ParalympicsGB rewrote history in Tokyo with their incredible performance, winning medals in 18 of the 19 sports they entered, which is a new team record.
With 124 medals in total they finished 2nd place in the overall table behind China, with 41 golds, 38 silvers and 45 bronzes. And 56% of the athletes making their debut won a medal. We already can’t wait to see the results from Paris in 3 years time.
We’ve rounded up 5 impressive paralympians, whose determination and will power show that anything is possible when you work hard and put your mind to something.
Sue Bailey, a school teacher from Barnsley, has been to every Paralympic Games since Sydney 2000, but has never been able to secure a medal. However that all changed in Tokyo when she finally succeeded in getting a bronze medal alongside her teammate Megan Shackleton, a fellow northerner from Yorkshire, in Table Tennis.
Sue suffers from Ehlers-danlos syndrome, which causes her joints to dislocate, sometimes up to 100 times a day, and has lived most of her life in a wheelchair. During her matches, she has to snap joints back into place or play with dislocated fingers or wrist. Speaking to the Barnsley Chronicle, Sue expressed that she is ‘in constant pain, but it's about managing to have as good of a life as possible’.
‘ Everyone has lots of disabilities at the paralympics, and has overcome adversity. It’s very difficult living with a disability but hopefully my success and the paralympics in general show other disabled people that there is nothing you can’t do, you just do it in a different way’. She rounded off her interview with a quote that is motivation for everyone, ‘you can achieve anything you want with hard work’.
George Peasgood became the youngest para-triathlon medalist ever at 17 years old in 2013 after winning a bronze medal at the ITU World Championships in London, and now at 25, he is a two time paralympic medalist. When George was 2, he suffered a traumatic injury to his left leg and ankle resulting in various reconstructive surgeries.
Originally he had used cycling and swimming as rehabilitation, but having an athletic family of iron man competitors he followed in their footsteps, and took both to an Paralympic level. Peasgood told BBC Sport he's overwhelmed by how well the games had gone. His bronze in the road cycling event was also the 1000th medal won by ParalympicsGB since national lottery funding started in 1997. Peasgood truly shows us that we can achieve anything if we put our mind to it.
The incredible Dame Sarah Storey DBE is truly an inspiration to us all. She won her 17th Gold Paralympic Medal in the Women's C4-C5 road race event, in her 8th Paralympic games. At 43, no British Paralympian has won more medals than her, but she's not stopping at Tokyo. Storey has come a long way from the 10 year old swimmer, who was told at training that she’d started too late and would never be good at anything.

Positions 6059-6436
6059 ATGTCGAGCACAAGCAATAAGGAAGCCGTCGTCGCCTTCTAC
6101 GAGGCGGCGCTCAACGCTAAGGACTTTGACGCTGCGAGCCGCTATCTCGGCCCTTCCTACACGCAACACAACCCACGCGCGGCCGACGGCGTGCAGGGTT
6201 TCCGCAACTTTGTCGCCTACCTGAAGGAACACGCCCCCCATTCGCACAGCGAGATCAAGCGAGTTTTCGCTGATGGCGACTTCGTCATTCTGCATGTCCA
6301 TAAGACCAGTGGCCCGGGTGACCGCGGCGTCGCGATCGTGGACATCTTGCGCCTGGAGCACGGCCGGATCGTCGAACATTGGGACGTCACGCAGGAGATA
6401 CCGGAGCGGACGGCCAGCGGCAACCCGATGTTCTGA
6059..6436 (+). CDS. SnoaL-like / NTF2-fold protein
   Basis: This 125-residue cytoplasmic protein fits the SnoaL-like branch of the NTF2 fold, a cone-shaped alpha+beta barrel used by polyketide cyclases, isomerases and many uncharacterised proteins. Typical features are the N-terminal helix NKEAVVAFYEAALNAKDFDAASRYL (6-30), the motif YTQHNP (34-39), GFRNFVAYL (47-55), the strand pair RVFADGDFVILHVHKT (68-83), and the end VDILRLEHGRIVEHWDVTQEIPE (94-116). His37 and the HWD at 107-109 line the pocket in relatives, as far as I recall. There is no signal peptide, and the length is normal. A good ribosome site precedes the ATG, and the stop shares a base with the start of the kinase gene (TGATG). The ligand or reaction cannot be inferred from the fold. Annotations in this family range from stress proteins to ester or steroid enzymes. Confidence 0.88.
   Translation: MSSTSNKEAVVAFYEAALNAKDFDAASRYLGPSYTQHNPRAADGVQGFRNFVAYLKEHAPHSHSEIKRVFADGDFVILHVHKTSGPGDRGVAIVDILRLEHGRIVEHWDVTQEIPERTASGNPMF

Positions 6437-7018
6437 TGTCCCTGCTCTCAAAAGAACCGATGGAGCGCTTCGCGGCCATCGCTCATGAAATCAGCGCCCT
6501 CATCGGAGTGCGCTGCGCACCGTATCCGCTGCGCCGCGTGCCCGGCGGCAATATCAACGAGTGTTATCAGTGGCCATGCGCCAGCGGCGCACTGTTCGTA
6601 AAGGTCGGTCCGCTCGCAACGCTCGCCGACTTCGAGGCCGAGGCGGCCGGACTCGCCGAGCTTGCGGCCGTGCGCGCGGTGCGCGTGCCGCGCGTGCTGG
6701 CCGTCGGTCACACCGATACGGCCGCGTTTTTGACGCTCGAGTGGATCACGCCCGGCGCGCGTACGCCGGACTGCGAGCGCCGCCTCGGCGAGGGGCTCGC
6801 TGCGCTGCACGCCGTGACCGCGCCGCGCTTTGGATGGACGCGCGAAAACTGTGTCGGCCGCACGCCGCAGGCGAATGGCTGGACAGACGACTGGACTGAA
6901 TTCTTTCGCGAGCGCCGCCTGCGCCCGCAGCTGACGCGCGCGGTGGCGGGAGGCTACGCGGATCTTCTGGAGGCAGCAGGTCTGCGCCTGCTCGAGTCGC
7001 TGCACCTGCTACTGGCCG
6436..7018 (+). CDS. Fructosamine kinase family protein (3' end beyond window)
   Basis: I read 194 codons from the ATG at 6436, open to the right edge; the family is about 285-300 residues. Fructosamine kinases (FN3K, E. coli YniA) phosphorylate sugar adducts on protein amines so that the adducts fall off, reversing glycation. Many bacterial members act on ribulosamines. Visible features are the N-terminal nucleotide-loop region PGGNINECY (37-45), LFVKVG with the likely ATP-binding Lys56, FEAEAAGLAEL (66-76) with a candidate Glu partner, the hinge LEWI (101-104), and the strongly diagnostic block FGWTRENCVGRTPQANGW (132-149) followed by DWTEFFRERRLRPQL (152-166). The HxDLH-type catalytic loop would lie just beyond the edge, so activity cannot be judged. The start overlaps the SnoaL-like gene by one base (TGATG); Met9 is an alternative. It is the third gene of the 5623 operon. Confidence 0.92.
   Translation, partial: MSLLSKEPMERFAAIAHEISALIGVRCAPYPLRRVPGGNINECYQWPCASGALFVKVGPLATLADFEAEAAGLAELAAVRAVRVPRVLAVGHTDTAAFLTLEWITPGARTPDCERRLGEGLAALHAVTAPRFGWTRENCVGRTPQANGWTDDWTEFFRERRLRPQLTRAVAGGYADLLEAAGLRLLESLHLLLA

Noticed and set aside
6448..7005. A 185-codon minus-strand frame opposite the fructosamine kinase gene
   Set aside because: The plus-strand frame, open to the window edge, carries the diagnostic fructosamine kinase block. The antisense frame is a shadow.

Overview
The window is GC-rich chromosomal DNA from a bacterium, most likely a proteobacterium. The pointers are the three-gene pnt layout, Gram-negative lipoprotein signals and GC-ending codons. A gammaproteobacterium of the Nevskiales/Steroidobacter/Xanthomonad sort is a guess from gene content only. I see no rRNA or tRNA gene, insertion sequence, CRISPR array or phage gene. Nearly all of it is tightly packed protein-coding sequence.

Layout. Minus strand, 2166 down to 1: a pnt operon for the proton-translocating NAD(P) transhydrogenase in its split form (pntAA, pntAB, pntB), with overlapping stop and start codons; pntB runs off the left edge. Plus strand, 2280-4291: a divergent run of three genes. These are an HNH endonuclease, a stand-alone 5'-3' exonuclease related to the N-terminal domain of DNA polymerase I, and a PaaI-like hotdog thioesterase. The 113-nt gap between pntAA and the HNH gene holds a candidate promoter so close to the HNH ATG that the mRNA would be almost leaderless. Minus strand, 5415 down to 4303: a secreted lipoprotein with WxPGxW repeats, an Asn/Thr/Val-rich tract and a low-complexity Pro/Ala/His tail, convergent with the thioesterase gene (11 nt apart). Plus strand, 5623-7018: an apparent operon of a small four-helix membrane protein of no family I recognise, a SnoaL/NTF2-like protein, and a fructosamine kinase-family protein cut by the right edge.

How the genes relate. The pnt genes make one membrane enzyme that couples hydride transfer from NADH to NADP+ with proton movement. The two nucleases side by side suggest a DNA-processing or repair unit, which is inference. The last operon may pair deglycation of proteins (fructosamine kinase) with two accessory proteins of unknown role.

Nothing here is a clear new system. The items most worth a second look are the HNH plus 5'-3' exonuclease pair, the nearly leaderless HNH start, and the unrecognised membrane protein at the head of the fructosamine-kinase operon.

After hard work and resilience, 4 years later she won 6 medals, 2 golds, at her first paralympics in Barcelona. More medals came in Atlanta & Sydney, but after suffering with a recurring ear infection, Storey changed from the pool to the track. Since she started competing in para-cycling, she has never lost a race.
When talking to BBC Sport, Storey said that the next step is attending Paris 2024 so that her youngest Charlie could see his Mum compete. ‘ I feel immensely proud & grateful to have so much support and a great team around me. I don't know whether it’ll sink in when I get home, in a few months, or never at all’.
When BBC Sport spoke to her significant other, he explained how truly resilient she is, ‘she's just amazing [with] how she finds new ways to push her body even more. She’s just able to do that & I dont think many people can do that’.
Owen Miller, a Dunfermline born athlete claimed a shock gold in the T20 1500m, after overtaking the European champion Alexandr Rabotnitskii on the last corner. Tokyo was Miller's paralympic debut, and he had only raced in one world championship previously where he finished 6th. Speaking to BBC Sport, he told of how rigorous and persistent training had been, but he will be more than grateful ever of how much it paid off.
His journey with athletics started when his PE teacher recommended he join a local club, after seeing him race on sports day. And nearly 10 years later, he is a Paralympic Gold Medalist. Being resilient truly does pay off, and Miller is a prime example of this.
Kadeena Cox entered the Paralympics in 2015 after being diagnosed with multiple sclerosis, and is the first British Paralympian in 32 years to win medals in 2 different sports when she got gold in the T8 400m and C4-5 Time Trial. Cox was a sprinter from a young age, and her talent consistently shows through the years.
In Tokyo she retained her C4-5 500m Time Trial Para title with a stunning world record ride. She beat the record by 0.411 seconds in a truly stellar performance. Speaking to BBC Sport she expressed that she ‘ executed a near perfect race’.
Not many people can do what Cox does and be world class in not only 1 but 2 sports; however she does show how resilient and tough our bodies are. We really can achieve anything if we have the right mindset and determination.
Paris is only 3 years away, and we can’t wait to see the next successes for ParalympicGB. Thank you for reading and we hope you have a good week! And however you choose to spend it, we know with the right mindset and resilience you’ll smash it.